I know you guys. Well, most of you. Some of you are very, very quiet. Like teeny baby mice.
And, because I know you, I know that one thing that’s probably on your mind – even in small ways – is how to reduce the amount of plastic you use in your daily life. How to be a part of the solution. How to stop wasting so much, and start living a little bit more.
Today is SUPER special, because Beth Terry – author of the new book “Plastic Free: How I Kicked the Plastic Habit and How You Can Too” and blogger at My Plastic-Free Life – has agreed to let us sample an excerpt from her book (nay, absolute BIBLE) on how to rid your world, little by little, of the petrochemically-enhanced plastic that pervades so many aspects of our lives these days.
You can find this incredible, invaluable book – right now – on many “New Arrivals” tables at Barnes and Noble, and on Amazon, but you can also go 100% plastic free and order it as an ebook. Click on the au naturale cover below to see all the options:
This excerpt below is just a tiny, tiny gathering of wisdom and resources for ideas on plastic-free skincare. Right after this section? All KINDS of ideas on plastic-free shaving, cosmetics, and so much more. Check out her site AND the Amazon ordering page for absolutely glowing reviews and more about what you’ll find in the book.
So, without further ado, crunchy ladies and gents, here are some quick tips on going plastic-free with your skincare – straight from “Plastic-Free: How I Kicked the Plastic Habit and How You Can Too.” (And the crowd goes wild!)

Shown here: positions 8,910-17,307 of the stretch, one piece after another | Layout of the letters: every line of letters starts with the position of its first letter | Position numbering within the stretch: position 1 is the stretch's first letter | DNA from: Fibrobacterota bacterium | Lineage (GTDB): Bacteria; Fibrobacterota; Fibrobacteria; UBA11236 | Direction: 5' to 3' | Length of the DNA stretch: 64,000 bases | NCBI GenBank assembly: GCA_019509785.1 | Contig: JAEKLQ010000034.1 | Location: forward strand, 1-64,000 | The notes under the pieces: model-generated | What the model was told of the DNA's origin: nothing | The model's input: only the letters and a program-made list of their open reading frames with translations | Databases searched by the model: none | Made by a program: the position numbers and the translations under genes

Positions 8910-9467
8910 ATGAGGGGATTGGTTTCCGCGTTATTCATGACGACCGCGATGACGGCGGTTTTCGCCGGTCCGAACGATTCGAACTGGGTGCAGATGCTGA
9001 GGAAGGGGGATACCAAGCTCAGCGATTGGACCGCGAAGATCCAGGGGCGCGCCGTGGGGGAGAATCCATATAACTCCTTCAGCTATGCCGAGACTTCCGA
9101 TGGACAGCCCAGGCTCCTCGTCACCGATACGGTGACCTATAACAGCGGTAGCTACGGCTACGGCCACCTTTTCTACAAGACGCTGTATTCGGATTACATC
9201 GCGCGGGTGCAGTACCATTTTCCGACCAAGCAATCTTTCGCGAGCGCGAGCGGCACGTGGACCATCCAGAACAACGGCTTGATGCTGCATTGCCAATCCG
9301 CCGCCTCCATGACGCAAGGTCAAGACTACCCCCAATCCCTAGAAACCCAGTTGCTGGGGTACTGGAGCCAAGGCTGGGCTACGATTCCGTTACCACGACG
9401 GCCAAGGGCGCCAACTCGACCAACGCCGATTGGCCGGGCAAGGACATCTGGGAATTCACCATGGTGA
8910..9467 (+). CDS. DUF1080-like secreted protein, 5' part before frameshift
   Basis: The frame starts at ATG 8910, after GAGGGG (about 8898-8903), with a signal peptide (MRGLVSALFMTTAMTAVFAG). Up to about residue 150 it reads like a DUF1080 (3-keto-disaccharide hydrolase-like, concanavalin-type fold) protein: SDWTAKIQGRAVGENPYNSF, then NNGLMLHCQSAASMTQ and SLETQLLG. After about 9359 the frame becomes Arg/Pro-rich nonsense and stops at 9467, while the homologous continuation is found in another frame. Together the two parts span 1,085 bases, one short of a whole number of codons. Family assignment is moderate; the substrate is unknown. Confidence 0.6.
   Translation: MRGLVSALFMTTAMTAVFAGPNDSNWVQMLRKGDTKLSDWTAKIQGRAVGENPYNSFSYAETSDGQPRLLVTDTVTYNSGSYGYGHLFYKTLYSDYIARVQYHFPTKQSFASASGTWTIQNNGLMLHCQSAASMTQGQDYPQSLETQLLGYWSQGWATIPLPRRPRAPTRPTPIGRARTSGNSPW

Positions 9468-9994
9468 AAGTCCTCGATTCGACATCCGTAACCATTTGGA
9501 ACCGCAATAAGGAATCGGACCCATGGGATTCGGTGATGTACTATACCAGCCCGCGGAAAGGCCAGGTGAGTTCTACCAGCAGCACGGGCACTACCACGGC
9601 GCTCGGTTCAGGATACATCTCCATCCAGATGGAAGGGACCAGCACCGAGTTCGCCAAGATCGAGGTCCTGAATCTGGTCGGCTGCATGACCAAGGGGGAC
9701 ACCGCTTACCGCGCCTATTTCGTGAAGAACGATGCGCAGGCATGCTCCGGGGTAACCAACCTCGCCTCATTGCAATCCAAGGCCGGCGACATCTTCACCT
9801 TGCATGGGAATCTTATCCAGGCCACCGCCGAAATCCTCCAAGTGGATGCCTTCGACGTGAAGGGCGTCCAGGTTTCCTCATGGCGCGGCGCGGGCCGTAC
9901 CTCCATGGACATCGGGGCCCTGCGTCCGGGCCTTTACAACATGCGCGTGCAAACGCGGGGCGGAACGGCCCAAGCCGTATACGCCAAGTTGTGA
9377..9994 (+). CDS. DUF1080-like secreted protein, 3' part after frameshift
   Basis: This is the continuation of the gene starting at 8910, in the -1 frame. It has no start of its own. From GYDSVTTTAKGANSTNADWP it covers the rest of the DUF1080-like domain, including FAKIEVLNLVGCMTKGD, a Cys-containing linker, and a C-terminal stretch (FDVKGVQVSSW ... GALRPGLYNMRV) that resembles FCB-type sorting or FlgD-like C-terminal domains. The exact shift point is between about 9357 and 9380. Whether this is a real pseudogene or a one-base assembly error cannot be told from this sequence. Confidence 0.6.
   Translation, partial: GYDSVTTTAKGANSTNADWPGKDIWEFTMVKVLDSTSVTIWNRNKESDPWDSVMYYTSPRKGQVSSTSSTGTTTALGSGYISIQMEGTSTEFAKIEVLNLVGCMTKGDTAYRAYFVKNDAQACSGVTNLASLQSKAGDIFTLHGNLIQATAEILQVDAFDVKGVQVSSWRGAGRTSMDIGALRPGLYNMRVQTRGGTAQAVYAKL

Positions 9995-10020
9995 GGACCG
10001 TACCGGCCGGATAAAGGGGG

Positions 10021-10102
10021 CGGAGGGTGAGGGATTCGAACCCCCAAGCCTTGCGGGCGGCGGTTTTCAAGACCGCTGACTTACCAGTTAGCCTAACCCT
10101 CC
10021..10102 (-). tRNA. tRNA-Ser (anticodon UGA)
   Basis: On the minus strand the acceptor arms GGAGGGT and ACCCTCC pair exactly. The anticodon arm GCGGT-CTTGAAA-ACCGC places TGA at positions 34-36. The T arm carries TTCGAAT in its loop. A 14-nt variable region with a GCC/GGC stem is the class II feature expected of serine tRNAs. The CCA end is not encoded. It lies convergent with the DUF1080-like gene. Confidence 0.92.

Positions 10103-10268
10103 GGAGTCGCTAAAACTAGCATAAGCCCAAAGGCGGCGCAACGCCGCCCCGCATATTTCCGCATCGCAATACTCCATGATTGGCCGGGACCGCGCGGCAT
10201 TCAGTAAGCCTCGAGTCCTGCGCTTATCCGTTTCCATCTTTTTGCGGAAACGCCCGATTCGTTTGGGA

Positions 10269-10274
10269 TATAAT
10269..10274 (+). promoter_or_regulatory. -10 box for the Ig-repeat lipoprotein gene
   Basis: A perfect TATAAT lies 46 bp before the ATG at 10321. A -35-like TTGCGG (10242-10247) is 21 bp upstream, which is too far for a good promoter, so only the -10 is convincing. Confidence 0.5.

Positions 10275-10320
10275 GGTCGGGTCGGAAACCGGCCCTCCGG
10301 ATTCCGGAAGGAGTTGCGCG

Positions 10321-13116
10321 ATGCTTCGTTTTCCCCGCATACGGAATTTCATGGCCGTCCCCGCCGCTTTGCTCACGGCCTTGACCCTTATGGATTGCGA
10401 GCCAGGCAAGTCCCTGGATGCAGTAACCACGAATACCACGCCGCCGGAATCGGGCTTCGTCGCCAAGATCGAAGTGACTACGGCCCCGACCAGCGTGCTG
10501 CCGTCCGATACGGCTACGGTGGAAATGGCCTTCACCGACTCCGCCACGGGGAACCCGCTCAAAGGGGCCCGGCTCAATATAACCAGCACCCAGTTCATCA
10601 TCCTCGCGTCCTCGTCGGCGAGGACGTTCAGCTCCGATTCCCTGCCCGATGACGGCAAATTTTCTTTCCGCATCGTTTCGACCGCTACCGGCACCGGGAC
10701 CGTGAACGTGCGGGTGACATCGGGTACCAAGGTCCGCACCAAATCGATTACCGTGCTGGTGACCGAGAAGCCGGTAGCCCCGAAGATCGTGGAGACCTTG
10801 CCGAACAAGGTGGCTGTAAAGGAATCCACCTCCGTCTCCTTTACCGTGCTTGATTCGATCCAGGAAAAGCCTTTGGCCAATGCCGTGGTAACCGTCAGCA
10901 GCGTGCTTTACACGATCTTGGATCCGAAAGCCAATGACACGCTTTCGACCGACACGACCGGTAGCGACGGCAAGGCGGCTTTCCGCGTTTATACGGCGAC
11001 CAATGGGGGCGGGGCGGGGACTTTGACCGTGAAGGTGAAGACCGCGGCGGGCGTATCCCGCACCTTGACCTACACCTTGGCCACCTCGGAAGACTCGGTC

Plastic-Free Skin Care from Plastic Free: How I Kicked the Plastic Habit and How You Can Too
Let me just say up front that I’m lazy. I wash my face with plain water while I’m in the shower. I get a pedicure only once a year before I attend the annual BlogHer conference for women bloggers. I put on makeup when I think someone might take a picture of me,which isn’t often. And moisturizer? I must not need it because I never use it. For years, I thought that my laziness was simply a sign that I was, you know, lazy. But now I know it’s a way to be green. After all, the fewer products we use, the fewer resources we consume. So as you read the solutions in the next few pages, keep in mind that keeping your personal care regimen as simple as possible with as few ingredients as possible is not only healthier and more eco-friendly, it saves time and money too.
Don’t Flush Plastic Down the Drain.
Many exfoliating scrubs contain tiny microbeads made from polyethylene plastic, plastic that is meant to be rinsed down the drain. Water treatment facilities are not designed to filter out such tiny particles, so they enter our waterways and the bodies of aquatic creatures. Check the ingredients list of any scrubs you are considering buying to make sure they don’t contain “polyethylene” or “microbeads.”
Make Your Own Scrubs and Facial Products.
Plain baking soda is a great exfoliant/facial cleanser. It’s probably the cheapest and simplest as well (aside from plain water). Just make a paste in your hand with a little water and scrub away.